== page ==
Let me just start by saying that I’m a little jaded when it comes to Comic Con. I’ve been going down there for 10 years now, so all the nutty fanfare and the line-waiting doesn’t really have the same draw that it might have had in the past. I’d rather enjoy my time there, snap a few pictures, grab some cheap comics, and chat with some artists and creators rather than set up a tent on the lawn so I can see Dr. Who walk out onto the stage two days from now. But that’s just me. I understand that some folks live to see their idols wave to them in crowded auditoriums or that standing in a three hour line to purchase a plush doll of Yoda is probably the most important event at the con. I, personally, would much rather see the sights and hear the sounds than sit in the grass for what feels like a fortnight. And I feel that way because there’s just so much to do at Comic Con that spending 12-16 hours in a line feels like a waste of time.
All predilections aside, there are some very important things one must take into account regardless of one’s con-going preferences if one expects to exit said convention with one’s sanity intact! These truths hold true for anyone, regardless of whether you’re unrolling your tent in the Hall H line or if you’re simply wandering through the hall, taking in the scene.
Comic Con food is two things. One, it’s shitty. Two, it’s expensive as hell. Last year, in a desperate hunger I purchased a water bottle and a hot dog from a vendor. It cost me $12.00. Let me reiterate. One bottle of water. One hot dog. Twelve bucks. Sorry, but I will NOT be making that mistake again.
My recommendation: Pack sandwiches that won’t go bad in the heat or get too smushed under all the cool stuff you buy. Peanut butter sandwiches are the best. Also grab some protein bars or energy bars to snack on in between meals. For beverages, I’d highly recommend bringing a bottle with a water filter in it. There are lots of different water fountains all around the convention, but the water at the San Diego Comic Con tastes like spit, so a filter is highly recommended (plus you’re helping the environment by saving plastics!).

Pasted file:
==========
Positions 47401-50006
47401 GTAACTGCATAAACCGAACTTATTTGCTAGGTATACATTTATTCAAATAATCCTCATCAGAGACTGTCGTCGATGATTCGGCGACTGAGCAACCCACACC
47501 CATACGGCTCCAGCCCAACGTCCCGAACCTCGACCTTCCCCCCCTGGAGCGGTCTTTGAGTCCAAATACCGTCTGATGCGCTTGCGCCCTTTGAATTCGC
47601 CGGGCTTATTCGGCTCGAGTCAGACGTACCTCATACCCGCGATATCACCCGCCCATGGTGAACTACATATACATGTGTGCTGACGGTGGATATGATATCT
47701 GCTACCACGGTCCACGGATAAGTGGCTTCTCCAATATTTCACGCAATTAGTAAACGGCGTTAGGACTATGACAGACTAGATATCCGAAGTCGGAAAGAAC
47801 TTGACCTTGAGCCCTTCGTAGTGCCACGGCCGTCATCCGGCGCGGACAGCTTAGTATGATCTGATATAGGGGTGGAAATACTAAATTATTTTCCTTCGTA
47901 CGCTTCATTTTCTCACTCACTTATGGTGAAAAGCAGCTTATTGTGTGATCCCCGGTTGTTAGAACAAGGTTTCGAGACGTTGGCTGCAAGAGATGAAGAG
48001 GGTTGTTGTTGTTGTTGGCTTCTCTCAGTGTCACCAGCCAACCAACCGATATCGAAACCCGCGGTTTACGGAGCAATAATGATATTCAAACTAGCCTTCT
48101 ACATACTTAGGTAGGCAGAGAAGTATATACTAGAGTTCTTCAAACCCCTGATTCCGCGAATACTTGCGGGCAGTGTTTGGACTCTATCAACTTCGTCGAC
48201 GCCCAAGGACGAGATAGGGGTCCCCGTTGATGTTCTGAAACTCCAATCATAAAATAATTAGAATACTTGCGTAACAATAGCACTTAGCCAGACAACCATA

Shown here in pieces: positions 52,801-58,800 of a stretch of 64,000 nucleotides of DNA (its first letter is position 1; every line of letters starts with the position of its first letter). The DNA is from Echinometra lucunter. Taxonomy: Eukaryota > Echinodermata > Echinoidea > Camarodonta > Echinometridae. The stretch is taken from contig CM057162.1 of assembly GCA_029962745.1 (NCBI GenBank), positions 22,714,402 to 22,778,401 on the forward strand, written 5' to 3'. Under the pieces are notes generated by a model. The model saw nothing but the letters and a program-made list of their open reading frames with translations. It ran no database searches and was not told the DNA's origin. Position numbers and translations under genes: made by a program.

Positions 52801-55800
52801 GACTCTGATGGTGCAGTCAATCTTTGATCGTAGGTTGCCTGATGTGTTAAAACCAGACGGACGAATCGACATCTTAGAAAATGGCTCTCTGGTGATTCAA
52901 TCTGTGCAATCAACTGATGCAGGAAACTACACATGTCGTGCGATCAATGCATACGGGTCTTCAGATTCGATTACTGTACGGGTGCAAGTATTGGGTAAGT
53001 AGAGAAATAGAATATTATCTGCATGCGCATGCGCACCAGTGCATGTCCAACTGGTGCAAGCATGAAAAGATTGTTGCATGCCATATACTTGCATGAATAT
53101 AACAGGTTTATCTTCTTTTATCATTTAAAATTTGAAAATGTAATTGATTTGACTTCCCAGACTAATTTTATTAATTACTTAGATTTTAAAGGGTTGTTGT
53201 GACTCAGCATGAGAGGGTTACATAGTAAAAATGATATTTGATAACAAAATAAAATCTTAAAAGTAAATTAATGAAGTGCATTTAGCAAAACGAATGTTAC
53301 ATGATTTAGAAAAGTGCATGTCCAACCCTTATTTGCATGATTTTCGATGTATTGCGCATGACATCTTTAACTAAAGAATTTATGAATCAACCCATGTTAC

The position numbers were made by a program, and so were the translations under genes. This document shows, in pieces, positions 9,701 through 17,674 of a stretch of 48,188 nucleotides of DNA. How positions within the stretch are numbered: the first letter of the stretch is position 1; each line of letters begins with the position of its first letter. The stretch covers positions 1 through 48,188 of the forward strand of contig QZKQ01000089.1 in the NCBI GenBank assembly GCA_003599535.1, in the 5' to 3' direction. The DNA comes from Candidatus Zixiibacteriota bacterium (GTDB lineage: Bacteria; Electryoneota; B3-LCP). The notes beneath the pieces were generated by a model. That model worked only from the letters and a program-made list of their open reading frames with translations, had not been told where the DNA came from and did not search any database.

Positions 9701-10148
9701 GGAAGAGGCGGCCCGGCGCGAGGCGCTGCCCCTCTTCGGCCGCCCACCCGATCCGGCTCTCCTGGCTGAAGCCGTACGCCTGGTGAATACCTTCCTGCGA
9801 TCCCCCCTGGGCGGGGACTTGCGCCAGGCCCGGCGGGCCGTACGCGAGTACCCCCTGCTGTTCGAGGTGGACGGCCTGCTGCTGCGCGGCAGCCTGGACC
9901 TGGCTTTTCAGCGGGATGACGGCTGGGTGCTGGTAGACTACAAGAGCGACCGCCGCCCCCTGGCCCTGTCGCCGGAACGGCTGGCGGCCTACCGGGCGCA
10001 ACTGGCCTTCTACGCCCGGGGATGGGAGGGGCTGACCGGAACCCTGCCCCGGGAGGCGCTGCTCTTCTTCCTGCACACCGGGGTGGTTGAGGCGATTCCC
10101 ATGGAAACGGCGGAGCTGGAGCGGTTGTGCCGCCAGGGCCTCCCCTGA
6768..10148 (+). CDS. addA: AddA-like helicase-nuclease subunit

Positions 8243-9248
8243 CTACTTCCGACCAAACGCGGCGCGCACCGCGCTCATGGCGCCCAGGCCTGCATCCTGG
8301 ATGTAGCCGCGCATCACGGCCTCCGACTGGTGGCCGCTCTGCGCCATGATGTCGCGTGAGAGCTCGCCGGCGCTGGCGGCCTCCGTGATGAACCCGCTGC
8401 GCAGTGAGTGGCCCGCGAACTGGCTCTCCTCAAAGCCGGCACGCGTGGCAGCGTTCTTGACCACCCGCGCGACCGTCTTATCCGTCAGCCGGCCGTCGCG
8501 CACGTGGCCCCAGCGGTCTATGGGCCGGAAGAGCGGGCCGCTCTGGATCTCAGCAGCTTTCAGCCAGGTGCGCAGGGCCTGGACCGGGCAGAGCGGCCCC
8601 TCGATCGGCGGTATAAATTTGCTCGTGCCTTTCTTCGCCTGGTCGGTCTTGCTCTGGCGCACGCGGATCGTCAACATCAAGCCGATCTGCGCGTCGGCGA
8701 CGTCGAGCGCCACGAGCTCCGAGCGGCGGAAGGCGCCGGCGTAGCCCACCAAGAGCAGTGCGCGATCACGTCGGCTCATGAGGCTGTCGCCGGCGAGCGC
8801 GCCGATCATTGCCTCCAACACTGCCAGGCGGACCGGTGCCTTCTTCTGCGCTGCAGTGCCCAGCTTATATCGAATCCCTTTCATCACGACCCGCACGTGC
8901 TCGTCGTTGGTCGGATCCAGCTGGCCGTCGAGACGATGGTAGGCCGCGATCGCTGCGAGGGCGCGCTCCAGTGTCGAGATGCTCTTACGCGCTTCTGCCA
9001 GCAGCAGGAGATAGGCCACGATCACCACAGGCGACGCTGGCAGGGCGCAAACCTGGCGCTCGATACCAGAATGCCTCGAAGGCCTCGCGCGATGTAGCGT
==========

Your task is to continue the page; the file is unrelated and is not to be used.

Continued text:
I can’t stress this one enough. I’ve made the mistake (several times) of wearing shoes that look good. But shoes that look good weren’t designed to be underfoot for an excess of 40 miles in four days (which is what my pedometer clocked last Comic Con).
My recommendation: Unless you’re part of a fashion show, bring shoes that can stand the stress of not only walking long distances, but also standing in lines. Yes, STANDING in lines. It’s apparently a fire hazard to sit on the ground in some lines and the security folks will demand you stand up or leave the line. It sucks, so plan for it.
One of my favorite things about Comic Con is the fact that it’s become so big that it’s begun leaking awesome exhibits out into the areas surrounding the convention center. These outdoor attractions, along with the ample cosplayers and pop up events, give con goers a reason to head out into the sunny San Diego streets. But this is where you have to be careful. Many of the events have lines in which you’ll spend between 15 minutes to 2 hours standing around in the direct sun – which is a recipe for crispy disaster!
My recommendation: If you’re as fair skinned as I am, a pocket sized tube of sun screen (which you can find at any grocery store or pharmacy for two bucks) is what you should add to your supplies. They’re small, light, sturdy, and will make the sunshine all the more welcome.